Agriculture

San Joaquin to flow year-round

The San Joaquin River will finally flow year-round as a long-awaited restoration begins in October. And officials finally have figured out what to do with a 20-mile stretch of the river that has been choked with brush and unused for decades.

A new environmental document answers years of questions about the bottleneck northeast of Los Banos.

It simply will be bypassed for now using a flood-control channel, but the stretch later may be restored as a functioning part of the river at a multimillion-dollar cost yet to be determined.

That challenge is on hold for further study. But after decades of rancorous debate and legal action, the biggest river restoration effort in the West will wait no more.

An agreement among government officials, environmentalists and farmers compels officials to fill the river with water starting Oct. 1. The U.S. Bureau of Reclamation this month set forth an environmental document with plans for the first flows.

The state's second-longest river, the San Joaquin was crippled six decades ago after Friant Dam was built. The dam created Millerton Lake, which was used to save a dying east valley farm industry. But Chinook salmon runs and a long stretch of the river were sacrificed.

Environmentalists filed a lawsuit 21 years ago to restore the river.

The legal action was settled in 2006 with an agreement to begin filling the river with water this year. Fish will be reintroduced in 2013.

The deadline is July 6 for public comment on the government's plan for the first flows, which will be smaller than the full restoration flows in 2014. For the next five years, officials will gather information and rebuild a river that has not functioned since the late 1940s.

"We will need at least five years to make channel improvements and learn all we can about the river," said Jason Phillips, the bureau's river restoration program manager.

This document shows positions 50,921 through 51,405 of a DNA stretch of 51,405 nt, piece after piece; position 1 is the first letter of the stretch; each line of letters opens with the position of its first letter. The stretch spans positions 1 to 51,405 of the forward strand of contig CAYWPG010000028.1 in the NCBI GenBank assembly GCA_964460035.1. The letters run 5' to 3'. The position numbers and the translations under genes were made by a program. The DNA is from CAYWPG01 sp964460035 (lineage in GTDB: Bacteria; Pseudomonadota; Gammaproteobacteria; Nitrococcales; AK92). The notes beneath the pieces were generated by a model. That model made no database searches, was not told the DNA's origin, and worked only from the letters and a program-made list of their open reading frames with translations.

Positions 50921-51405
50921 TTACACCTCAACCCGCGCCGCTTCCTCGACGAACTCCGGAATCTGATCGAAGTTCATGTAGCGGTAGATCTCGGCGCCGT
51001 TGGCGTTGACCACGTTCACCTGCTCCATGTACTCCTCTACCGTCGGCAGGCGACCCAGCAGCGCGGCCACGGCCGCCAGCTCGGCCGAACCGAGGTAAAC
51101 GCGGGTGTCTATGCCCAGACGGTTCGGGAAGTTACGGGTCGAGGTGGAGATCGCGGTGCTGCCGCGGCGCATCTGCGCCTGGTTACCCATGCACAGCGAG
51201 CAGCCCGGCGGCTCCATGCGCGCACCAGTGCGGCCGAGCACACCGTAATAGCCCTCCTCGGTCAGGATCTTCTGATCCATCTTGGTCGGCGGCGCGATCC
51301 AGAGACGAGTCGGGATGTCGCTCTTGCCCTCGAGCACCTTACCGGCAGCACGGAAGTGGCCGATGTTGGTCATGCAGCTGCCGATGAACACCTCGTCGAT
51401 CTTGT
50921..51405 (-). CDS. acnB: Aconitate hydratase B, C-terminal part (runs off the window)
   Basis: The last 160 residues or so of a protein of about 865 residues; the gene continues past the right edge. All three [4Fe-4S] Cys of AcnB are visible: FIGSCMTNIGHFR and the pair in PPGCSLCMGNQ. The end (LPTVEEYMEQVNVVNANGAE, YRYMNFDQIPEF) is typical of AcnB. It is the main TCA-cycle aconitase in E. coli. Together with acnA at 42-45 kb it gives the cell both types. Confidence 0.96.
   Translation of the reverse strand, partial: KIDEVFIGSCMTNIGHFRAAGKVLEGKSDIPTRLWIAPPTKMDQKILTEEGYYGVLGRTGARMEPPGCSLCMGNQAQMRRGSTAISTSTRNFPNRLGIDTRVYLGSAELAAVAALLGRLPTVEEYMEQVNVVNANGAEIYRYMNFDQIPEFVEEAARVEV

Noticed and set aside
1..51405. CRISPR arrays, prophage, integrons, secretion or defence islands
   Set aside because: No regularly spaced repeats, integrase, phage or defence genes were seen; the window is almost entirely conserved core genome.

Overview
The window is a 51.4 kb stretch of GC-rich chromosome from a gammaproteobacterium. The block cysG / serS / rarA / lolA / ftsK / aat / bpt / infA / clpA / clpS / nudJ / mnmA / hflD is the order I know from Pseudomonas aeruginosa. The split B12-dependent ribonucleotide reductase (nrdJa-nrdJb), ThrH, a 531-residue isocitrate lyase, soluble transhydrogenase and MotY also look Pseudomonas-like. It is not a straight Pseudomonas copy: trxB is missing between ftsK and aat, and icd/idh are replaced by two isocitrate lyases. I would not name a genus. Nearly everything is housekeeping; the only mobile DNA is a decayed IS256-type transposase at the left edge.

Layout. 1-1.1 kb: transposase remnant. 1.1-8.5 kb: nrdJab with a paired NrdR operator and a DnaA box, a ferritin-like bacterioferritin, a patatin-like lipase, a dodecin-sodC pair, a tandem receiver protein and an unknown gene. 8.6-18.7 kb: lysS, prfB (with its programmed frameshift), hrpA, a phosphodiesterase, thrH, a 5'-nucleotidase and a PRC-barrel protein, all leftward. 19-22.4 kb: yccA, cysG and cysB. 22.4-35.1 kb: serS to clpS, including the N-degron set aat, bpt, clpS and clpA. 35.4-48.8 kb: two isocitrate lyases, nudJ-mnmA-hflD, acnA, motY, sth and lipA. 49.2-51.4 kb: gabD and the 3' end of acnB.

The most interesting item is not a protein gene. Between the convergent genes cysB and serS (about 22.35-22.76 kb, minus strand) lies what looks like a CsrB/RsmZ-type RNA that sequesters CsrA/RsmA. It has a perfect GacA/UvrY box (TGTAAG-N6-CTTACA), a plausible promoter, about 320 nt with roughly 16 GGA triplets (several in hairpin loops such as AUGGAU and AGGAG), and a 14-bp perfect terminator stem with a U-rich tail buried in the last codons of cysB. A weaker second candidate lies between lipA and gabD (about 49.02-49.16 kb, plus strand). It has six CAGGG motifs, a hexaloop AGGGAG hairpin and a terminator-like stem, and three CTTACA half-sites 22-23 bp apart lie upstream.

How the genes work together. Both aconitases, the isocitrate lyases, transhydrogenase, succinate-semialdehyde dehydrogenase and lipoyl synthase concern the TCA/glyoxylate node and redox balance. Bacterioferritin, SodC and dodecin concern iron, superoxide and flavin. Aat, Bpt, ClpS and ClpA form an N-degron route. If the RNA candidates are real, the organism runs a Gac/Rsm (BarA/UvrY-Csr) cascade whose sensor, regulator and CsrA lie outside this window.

Scientists must learn, for instance, whether the water will remain cold enough for a salmon fishery. They also need to know how much water will seep into the ground as it moves 150 miles from Friant Dam to the confluence of the Merced River.

In addition to preparing for salmon runs, the interim flows will give scientists an idea of how much restoration water can be recaptured for use on farms. Growers will give up, on average, 170,000 acre-feet of water each year for river restoration, according to the settlement.

An acre-foot of water is 326,000 gallons, or a 12- to 18-month supply for an average family.

The water would be captured downstream at places such as Mendota Pool, a natural wide spot in the river, then pumped back to farm fields in the vast irrigation plumbing of the valley.

But experts say a lot of these first flows of water could disappear into depleted underground aquifers around Gravelly Ford, which is 38 miles downstream of the dam.

Aside from water, officials will be pouring money into the restoration. The most expensive restoration fixes are channel expansions in two stretches of the river.

Cutting the channel deeper and wider to hold more water could cost hundreds of millions of dollars, Phillips said.

One expansion could be the 20-mile section northeast of Los Banos. Nothing is decided yet on that one. But officials said there will be an expansion on an 11-mile stretch near Mendota Pool, which would be designed to bypass the pool.

The restored river will not look like the widespread streams that historically have swept through the valley, officials say. The section near Los Banos once was widespread marsh braided with multiple branches of San Joaquin, not a single stream.

"We're never going back to what the San Joaquin River was historically," said Monty Schmidt, senior scientist with the Natural Resources Defense Council, the environmental watchdog that filed the lawsuit in 1988. "But we can still have a natural river and a functioning ecosystem."

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